Educator Expertise Paramount to Success of Community Schools; Stakeholder, Parent & Community Involvement

Transforming local schools to meet the rising needs of students exacerbated during the pandemic and years of inequality

BURLINGAME – Educators are closely watching today’s State Board of Education meeting, when the 11-member board is expected to vote on plans to guide the awarding of nearly $3 billion in state funds for community schools this year.

The California Teachers Association, in a letter written to State Superintendent Tony Thurmond and Board of Education President Linda Darling-Hammond, praised California’s historic, $2.8 billion investment in community schools, while encouraging a comprehensive framework and rigorous guidance and oversight. Among CTA’s recommendations are the immediate launch of a Statewide Advisory Council to ensure educator, parent, student and community group involvement, ongoing state guidance, sustainable funding and assessments, as well as a framework that stays true to the collaborative leadership model of community schools and includes teacher association sign off of grant applications.

“We believe that California’s historic investment in community schools presents a once-in-a-lifetime opportunity to truly reimagine and transform local public schools to meet the rising needs of our students exacerbated during the pandemic and years of inequality,” said CTA President E. Toby Boyd. “This is a pivotal time for parents, educators and community stakeholders to work together to create learning centers that are racially just and democratic institutions where we can provide the instruction and services our students need most.”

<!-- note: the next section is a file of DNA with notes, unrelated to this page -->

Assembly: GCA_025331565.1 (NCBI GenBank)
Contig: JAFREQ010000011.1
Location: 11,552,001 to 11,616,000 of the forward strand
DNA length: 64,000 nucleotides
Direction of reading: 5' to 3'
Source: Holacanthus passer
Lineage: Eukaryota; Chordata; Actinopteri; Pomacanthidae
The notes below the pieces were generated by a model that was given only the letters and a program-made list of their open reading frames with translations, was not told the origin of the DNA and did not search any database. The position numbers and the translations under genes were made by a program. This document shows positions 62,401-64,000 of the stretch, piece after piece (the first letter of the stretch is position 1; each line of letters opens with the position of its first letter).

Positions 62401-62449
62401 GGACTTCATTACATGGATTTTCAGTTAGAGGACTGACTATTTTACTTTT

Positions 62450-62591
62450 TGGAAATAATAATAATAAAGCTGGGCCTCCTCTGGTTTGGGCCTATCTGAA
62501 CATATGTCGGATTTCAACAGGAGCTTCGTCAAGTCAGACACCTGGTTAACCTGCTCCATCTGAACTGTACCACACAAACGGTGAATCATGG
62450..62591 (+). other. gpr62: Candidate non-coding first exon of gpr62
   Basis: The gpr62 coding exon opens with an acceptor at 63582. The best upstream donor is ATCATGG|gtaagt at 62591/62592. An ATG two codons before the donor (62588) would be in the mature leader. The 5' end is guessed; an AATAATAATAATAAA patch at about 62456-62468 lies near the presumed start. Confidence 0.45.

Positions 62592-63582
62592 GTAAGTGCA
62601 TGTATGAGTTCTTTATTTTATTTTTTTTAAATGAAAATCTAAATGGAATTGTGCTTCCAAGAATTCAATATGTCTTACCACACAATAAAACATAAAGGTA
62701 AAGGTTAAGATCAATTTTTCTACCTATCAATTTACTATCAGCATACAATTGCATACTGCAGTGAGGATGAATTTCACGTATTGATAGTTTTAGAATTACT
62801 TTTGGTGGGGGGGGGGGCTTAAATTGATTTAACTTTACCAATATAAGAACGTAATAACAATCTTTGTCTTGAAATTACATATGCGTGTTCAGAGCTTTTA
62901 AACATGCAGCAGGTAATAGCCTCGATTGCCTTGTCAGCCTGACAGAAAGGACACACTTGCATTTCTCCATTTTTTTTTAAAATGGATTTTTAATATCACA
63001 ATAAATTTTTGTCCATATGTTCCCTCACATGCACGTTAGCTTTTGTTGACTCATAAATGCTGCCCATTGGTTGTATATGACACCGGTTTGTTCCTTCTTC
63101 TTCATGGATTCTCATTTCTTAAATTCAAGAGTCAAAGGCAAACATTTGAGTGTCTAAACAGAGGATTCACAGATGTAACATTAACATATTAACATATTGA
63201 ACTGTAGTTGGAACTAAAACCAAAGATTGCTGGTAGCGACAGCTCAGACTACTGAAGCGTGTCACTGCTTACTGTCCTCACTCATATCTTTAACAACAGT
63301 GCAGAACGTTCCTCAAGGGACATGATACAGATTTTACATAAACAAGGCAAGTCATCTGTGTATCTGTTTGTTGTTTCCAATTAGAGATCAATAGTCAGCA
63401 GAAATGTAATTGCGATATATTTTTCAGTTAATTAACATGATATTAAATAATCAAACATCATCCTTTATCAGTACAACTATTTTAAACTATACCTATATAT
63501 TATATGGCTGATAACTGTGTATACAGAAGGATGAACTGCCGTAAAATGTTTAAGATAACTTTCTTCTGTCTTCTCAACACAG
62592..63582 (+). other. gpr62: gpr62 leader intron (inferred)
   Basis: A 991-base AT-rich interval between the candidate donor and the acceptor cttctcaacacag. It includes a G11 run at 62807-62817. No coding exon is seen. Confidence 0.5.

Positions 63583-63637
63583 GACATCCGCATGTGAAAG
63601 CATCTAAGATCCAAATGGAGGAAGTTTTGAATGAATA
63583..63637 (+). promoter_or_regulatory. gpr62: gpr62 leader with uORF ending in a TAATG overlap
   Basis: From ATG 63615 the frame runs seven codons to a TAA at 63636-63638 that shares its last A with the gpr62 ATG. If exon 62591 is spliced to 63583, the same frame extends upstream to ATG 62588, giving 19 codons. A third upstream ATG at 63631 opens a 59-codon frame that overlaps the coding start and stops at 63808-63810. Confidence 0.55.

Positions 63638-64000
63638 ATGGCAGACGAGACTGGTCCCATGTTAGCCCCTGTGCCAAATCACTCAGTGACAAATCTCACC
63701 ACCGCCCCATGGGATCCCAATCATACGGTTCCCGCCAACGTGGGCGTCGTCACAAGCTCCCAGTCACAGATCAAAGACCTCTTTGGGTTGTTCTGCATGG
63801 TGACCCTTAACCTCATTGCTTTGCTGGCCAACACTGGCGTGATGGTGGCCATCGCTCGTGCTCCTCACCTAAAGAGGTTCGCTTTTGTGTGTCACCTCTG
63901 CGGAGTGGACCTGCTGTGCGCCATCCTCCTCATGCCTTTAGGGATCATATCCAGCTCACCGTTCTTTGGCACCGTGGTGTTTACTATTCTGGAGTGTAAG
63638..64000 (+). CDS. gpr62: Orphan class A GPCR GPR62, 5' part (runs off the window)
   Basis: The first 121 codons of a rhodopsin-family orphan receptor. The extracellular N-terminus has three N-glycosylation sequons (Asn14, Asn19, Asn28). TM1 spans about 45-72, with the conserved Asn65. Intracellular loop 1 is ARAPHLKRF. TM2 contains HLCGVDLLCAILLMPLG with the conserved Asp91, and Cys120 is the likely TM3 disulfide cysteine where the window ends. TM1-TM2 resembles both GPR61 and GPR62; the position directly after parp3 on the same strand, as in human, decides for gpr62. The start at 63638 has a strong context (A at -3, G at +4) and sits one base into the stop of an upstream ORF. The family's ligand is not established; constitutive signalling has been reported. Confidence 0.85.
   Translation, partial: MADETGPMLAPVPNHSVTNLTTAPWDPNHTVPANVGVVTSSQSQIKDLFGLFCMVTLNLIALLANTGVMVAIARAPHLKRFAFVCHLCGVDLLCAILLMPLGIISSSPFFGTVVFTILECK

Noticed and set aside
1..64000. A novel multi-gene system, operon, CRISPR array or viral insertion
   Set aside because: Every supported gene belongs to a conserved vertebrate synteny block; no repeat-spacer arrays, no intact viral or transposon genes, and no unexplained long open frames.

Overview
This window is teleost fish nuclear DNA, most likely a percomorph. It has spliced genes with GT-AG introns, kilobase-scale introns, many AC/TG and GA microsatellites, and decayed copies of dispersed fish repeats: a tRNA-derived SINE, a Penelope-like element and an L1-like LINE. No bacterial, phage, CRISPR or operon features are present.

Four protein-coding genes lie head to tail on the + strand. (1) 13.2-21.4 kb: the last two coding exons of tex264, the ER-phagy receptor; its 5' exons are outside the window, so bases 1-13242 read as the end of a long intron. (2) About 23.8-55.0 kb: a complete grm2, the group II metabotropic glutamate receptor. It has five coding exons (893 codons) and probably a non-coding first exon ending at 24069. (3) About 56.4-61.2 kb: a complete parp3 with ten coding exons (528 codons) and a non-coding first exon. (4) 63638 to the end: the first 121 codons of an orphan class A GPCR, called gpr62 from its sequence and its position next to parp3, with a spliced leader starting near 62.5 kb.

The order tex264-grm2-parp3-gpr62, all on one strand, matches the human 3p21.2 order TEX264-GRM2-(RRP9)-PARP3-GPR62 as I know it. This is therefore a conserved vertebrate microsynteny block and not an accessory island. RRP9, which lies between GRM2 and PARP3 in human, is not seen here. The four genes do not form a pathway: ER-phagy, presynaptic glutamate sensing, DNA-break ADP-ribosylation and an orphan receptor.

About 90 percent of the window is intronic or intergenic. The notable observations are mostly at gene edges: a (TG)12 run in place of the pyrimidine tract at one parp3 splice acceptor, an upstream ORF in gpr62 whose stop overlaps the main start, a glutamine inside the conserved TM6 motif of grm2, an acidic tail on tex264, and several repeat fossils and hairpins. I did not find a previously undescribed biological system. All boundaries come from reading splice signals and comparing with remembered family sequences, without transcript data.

The pandemic has shined a light on students’ needs and the decades-long impact of injustice on our families. Community schools provide not only tremendous opportunities for learning and success for students, but also offer hope, opportunity and transformation to entire communities.

“California’s students are counting on us to get this right. We urge the State Board of Education to put a process in place that meaningfully responds to community needs, engages educators’ expertise, and commits to a shared leadership model that prioritizes student success,” said CTA Vice President David Goldberg, who is leading CTA’s community schools work. “Educators are poised to work together to ensure successful implementation of local programs.”

Community schools are public schools that partner with parents and community organizations to provide support for student success. More than just wraparound services, a community school is both a place and a set of partnerships with community resources with an integrated focus on academics, health and social services, leadership, and community engagement, leading to improved student learning, stronger families and healthier communities. The community schools model is aimed at addressing students’ unique needs, leveraging community resources, and disrupting poverty and addressing long-standing racial and economic inequities.

Since each community school is centered around local needs and priorities, no two look exactly alike.

While community schools have existed since the turn of the last century and previously in California, the movement to create these centers of transformative change got a boost in 2019 when the United Teachers Los Angeles members included community schools in their demands during their historic strike. They secured funding for 30 community schools and as part of Los Angeles Unified’s Community Schools Initiative.

In addition to state and federal funding, the National Education Association is directing $3 million annually to help schools make the transition to community schools. There are currently 20 CTA locals taking part in the NEA Strategic Campaign on Community Schools to build and strengthen community schools in urban and rural areas as well as large and small communities.

Take a look at current transformations in the October/November 2021 edition of the California Educator, “Building the Heart and Hub.” Learn more about Community Schools here.


The 310,000-member CTA is affiliated with the 3 million-member National Education Association.